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Current issue

ELEKTRO 11/2017 was released on November 6th 2017. Its digital version will be available on November 27th 2017.

Topic: Electrical distribution switchboards and switchboard technology; Rotating electrical machines

Main Article
Analysis of the CFD settings for simulating the temperature field of sinusoidal filter
On-line optimisation of current commutation angles in phases of BLDC motor

SVĚTLO (Light) 5/2017 was released on September 18th 2017. Its digital version will be available on September 18th 2017.

Luminaires and luminous apparatuses
MAYBE STYLE introducing LED design luminaires of German producer Lightnet
TREVOS – new luminaires for industry and offices
How many types of LED panels produces MODUS?
Intelligent LED luminaire RENO PROFI

Interiors lighting
The light in indoor flat interior – questions and answers

Flexible Smart Sensors and the Future of Health

25.09.2015 | Engadget | www.engadget.com

Researchers from some of the top educational institutions and the private sector have been developing lightweight, bendable sensors that take advantage of the latest biomaterials and microelectronics to create smart bandages, stamps and stickers that will give us new insights to improve our health and wellness.

Supported by the National Science Foundation (NSF), researchers from Harvard, Purdue, Tufts and Brigham and Women's Hospital have created smart bandages to monitor and treat wounds that require ongoing care, such as diabetic ulcers, bed sores and burns.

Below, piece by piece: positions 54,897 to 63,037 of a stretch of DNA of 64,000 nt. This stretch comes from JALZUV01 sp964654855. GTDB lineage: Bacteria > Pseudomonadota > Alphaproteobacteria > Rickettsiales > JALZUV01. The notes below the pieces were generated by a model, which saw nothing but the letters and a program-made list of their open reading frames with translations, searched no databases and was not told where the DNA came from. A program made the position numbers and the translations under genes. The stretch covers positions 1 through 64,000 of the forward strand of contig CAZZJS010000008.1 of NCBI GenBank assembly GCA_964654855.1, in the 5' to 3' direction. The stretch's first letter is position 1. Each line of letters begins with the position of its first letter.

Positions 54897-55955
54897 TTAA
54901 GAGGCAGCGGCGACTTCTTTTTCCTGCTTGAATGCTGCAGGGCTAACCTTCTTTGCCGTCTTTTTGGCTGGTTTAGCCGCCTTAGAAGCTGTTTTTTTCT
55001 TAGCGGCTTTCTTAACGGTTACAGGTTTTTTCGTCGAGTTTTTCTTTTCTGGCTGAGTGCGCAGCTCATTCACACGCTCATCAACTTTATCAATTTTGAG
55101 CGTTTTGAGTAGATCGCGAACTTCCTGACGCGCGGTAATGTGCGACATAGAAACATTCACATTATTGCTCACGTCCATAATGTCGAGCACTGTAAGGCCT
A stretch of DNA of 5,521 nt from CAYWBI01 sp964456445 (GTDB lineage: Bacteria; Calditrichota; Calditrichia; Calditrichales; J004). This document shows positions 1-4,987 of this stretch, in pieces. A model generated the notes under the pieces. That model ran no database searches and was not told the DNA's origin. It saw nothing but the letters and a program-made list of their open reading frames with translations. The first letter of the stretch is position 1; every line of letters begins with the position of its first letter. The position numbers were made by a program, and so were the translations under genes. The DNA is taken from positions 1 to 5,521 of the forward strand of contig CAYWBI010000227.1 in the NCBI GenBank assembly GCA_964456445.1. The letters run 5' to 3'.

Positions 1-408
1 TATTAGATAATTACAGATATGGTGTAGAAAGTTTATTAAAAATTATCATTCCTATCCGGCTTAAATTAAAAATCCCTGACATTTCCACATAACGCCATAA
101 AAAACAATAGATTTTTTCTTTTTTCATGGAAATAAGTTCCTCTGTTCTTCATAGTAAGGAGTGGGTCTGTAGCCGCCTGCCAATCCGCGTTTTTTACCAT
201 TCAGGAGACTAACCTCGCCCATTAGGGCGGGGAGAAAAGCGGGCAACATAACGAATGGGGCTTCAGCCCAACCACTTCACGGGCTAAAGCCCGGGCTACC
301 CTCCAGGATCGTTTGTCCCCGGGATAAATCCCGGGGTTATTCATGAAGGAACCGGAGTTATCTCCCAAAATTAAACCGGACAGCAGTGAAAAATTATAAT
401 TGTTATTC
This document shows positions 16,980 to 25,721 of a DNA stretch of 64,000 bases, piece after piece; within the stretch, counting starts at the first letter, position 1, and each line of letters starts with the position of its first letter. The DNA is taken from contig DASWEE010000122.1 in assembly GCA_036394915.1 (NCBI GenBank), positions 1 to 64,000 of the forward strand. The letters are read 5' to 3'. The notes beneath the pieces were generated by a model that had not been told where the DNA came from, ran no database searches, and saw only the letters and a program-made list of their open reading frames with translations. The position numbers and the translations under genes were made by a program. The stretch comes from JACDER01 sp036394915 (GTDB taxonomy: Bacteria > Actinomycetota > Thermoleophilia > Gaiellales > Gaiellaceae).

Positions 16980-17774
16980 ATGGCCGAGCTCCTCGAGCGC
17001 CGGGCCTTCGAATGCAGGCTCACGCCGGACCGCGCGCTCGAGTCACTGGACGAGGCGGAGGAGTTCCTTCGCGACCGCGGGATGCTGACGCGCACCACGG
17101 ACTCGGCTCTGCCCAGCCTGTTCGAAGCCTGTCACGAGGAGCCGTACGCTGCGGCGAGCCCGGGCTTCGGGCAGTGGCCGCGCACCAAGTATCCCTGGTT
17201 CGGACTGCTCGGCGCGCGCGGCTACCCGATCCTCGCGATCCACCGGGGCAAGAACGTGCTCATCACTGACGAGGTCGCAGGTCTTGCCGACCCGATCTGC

Flexible sensors can be the future of our health

Another team from UC Berkeley is creating a similar technology to detect tissue damage associated with bed sores before it progresses. It works by using a printed array of tiny electrodes on a thin flexible film to monitor for the electrical changes caused by cell death.

Smart bandages and similar sensors may still be five to ten years away from being used on patients, but they will eventually enable doctors and caregivers to monitor wounds in real-time by collecting valuable data, and to automatically remedy a condition, such as an infection, a drop in insulin, etc.

Wearable patches have numerous additional use cases. For example, the team led by John Rogers from the University of Illinois previously created electronic devices that were inserted into the pelvic nerve to reduce bladder dysfunction, and on the heart as an advanced pacemaker. Stamps can even dissolve safely inside the body after a period of time, reducing the risk of long-term complications. It's tantalizing to imagine a future where every organ can be monitored, to ensure any ailment is under control.

Read more at Engadget

Image Credit: MC10

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